Tuesday, June 19, 2012

Dallas press conference - datebook magazine story

This is one of those "Girls who met the Beatles" stories that was published in Datebook magazine in the 1960's.   15 year old Donna Canada of Dallas, Texas was the youngest person to attend the Beatles press conference in Dallas in 1964 and she sure took her job seriously.   Her transcription of the press conference is really good when you compare the text to the youtube video of the press conference.   Especially when you take into consideration that she was a 15 year old Beatlemanaic, was and would have been distracted by the fact that she was in the same room as the Fab 4, she did not have a tape recorder and wrote down everything and she had never been to a press event of any kind before.  Sure she didn't get everything word for word, but she did well.    But what I do not understand is why she turned down Paul McCartney!    Really???   

By Donna Canada (age 15) Thomas C. March Junior high school, Dallas, Texas

The tension was mounting by the minute.  You could understand their being five to ten minutes late, but not thirty.  Where were they?  Had anything happened to them?  Then the call came from Brian Epstein:  the Beatles were caught in a mob at the once beautiful Cabana Motor Hotel.  Fifteen minutes later, their spokesman announced that they were here, and that they would arrive in four minutes.  Since I didn’t have a watch on, I anxiously counted to sixty four times.  I was very nervous, since I had never been to anything this exciting in my whole life.  The policeman who let me in was a  little hesitant, as all the kids outside the door chanted, “That’s not fair, she’s a teenager.”  Two of my friends tried in vain to get in with me.

Through the mist of my day dreams, I saw the familiar mop of George Harrison.  In two minutes, I was right next to him.  I said, “Hi George, how are you?”  He replied smiling, “I’m feeling fine, and you?”  I made no reply, for I saw the next idol step forward.  It was Paul McCartney.  I spoke up quickly, “Hi Paul.”  There was confusion in his large dark eyes.  “Hi,” he replied, very puzzled.  Then a reporter pulled me back, I was so mad. If it hadn’t been for that reporter, I would have been able to meet John and Ringo too.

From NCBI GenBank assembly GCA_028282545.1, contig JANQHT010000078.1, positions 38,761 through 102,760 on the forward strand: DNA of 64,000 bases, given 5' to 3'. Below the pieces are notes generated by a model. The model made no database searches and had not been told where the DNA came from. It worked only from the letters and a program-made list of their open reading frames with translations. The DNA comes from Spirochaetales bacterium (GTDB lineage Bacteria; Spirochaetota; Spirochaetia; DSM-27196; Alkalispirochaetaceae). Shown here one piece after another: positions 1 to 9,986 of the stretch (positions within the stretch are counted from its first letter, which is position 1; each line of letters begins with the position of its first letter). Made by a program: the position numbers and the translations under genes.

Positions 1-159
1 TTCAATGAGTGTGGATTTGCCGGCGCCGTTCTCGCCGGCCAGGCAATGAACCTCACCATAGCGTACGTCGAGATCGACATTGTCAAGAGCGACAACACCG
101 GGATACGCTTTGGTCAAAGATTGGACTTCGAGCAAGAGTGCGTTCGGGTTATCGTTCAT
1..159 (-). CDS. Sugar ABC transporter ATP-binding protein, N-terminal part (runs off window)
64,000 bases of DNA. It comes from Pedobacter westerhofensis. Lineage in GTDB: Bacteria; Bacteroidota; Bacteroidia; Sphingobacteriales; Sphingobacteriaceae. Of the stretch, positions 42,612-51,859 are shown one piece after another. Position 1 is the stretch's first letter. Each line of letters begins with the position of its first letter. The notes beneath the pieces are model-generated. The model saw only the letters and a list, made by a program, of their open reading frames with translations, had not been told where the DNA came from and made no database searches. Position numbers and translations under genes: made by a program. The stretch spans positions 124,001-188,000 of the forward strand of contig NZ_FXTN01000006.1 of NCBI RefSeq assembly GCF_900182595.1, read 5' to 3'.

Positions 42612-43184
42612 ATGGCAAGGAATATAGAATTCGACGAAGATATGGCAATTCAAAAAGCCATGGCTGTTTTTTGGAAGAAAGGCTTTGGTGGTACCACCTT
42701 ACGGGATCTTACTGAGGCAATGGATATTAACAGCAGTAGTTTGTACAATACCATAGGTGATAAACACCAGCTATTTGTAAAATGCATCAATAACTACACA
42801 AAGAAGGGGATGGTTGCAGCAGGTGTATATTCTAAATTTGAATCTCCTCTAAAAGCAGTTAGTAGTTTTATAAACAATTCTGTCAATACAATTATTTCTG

I couldn’t act like I wanted to act.  I had to act like this type of thing happened to me every day.  I was burning with excitement inside, though.  They announced that the camera men were to go first, the journalists were to go second, and the television and radio men were to go last. 

George was dressed more formally than the others.  He was suited in a blue shirt, black tie, grey jacket and grey slacks.  John wore a green corduroy blazer, white and beige dickie, and black slacks, and Ringo’s taste blared through when he showed up in a blue and white striped shirt, with white collar, black tie, blue jacket and black slacks.

All of them wore high heeled, black leather boots, and the tightly fitting continental slacks that they have made so famous.  Their attire could be described by any American girl, who was familiar at all with the Beatles as nippy, gear or the fabmost.  It truly was.

Questions started racing through the air.  I scribbled on my tiny pad as fast as I could.  I am proud to say I got every question and answer that came up.  This was hard to do for a beginner like me, at my first press conference.

Q:  How are you John?
A:  Fine thanks.  (His reply was with sarcasm)
Q:  When are you leaving Dallas?
A (Ringo) In forty minutes
Q:  What do you like about Dallas the most?
A: (John) the organization.  (At this point John blew smoke in George’s eyes from his Winston.  George was very upset.  Tears were streaming down his face as he rubbed his burning eyes.  Then George added, giving John a dirty look, “It was very hectic.”)

Q:  Ringo, how do you feel about this Ringo for President business?